If you are a Kogenate FS user, it’s time to contact your HTC staff and discuss next steps. We’ve been through this before over the decades: we know that some patients want to stay with the manufacturer, and will switch to their other products. Other patients will take this as an opportunity to learn more about other products from other manufacturers. Whichever you are, be sure you make your decision with your HTC staff… not the internet! Not even with me. Call the manufacturer and speak with your HTC staff, learn more about these products, and then choose which is right for you.

And probably more change is coming, in products, manufacturers… and eventually gene therapy.

Resolve to be a master of change rather than a victim of change.— Brian Tracy

Making healthy habits stick, with help from BleedingDisorders.com

This is a paid public announcement from Takeda and does not constitute an endorsement of products or services. When you click on the links in this blog entry, you will be directed to the Takeda website. LA Kelley Communications always advises you to be a savvy consumer when contacting any company; do not reveal identifying information against your will.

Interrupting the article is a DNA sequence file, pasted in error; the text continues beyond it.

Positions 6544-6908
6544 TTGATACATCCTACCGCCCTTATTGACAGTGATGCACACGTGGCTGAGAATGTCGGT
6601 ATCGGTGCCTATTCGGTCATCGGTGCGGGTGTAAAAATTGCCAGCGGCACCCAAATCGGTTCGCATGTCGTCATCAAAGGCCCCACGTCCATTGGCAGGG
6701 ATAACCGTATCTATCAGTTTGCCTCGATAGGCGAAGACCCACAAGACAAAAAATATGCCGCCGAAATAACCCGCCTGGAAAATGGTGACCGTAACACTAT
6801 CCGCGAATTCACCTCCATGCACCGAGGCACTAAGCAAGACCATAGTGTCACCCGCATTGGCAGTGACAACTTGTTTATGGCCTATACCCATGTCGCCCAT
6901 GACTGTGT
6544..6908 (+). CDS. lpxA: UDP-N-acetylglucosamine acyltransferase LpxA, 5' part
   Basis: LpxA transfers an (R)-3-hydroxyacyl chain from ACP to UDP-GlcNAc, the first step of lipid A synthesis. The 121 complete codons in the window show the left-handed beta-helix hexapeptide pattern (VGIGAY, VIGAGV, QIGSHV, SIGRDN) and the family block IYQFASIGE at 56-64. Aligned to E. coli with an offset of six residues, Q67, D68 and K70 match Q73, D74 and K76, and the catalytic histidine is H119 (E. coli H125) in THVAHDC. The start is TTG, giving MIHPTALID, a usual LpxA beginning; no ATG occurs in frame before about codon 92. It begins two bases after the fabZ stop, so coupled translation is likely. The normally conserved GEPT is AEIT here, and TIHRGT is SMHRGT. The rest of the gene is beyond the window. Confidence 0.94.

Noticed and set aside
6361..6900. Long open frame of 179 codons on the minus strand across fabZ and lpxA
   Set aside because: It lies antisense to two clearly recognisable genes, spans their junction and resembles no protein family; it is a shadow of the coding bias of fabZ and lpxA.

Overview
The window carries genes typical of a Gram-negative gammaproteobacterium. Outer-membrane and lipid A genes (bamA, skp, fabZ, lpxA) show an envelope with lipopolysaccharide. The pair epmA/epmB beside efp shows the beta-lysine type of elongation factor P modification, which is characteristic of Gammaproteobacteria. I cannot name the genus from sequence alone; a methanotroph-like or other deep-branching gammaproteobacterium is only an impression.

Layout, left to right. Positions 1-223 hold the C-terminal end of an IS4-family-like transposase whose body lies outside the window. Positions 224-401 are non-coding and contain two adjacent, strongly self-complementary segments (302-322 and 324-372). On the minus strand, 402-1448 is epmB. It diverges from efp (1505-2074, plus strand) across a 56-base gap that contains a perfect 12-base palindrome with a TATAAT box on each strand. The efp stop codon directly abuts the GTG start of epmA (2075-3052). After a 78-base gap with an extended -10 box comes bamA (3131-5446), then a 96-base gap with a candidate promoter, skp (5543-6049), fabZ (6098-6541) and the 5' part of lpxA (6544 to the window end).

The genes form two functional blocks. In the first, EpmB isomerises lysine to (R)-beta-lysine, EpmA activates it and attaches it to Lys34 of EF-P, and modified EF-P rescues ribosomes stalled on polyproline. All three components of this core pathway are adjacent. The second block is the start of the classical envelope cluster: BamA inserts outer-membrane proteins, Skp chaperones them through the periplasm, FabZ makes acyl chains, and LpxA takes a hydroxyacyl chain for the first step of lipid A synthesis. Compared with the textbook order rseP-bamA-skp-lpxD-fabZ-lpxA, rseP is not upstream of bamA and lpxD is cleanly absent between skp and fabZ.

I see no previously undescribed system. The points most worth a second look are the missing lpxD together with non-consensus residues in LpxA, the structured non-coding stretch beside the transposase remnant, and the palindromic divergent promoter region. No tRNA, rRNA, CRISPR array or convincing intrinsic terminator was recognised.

With everything that life throws at you, it’s not always easy to make healthy habits stick. But for people with a bleeding disorder, diet and exercise are two important ways you can help keep your body—and especially your joints—healthy.1,2

Here are a few quick tips from BleedingDisorders.com that could help you maintain a healthy weight and prevent joint damage.

Eating right and staying strong

An apple a day might not actually keep the doctor away, but eating right is a key element of living a healthy lifestyle. And that might be even more true for people living with bleeding disorders.1

While there isn’t a special diet recommendation for people with bleeding disorders, many of the same guidelines from the USDA apply: more fruits and veggies, less solid fat and sugar.3 But that doesn’t mean you can’t eat the foods you love. Try looking up new recipes that include more healthy ingredients. Cauliflower pizza crust might be your new weeknight favorite!

You can get more info about healthy eating habits at BleedingDisorders.com. And before starting any diet, remember to check with your healthcare provider (HCP) or Hemophilia Treatment Center (HTC).

To keep your body healthy, keep it moving

Exercise is another key aspect of maintaining joint health and staying at a healthy weight.2 While people with bleeding disorders used to be discouraged from participating in sports, modern treatment means that many people can continue to be physically active. In fact, it’s encouraged.2,4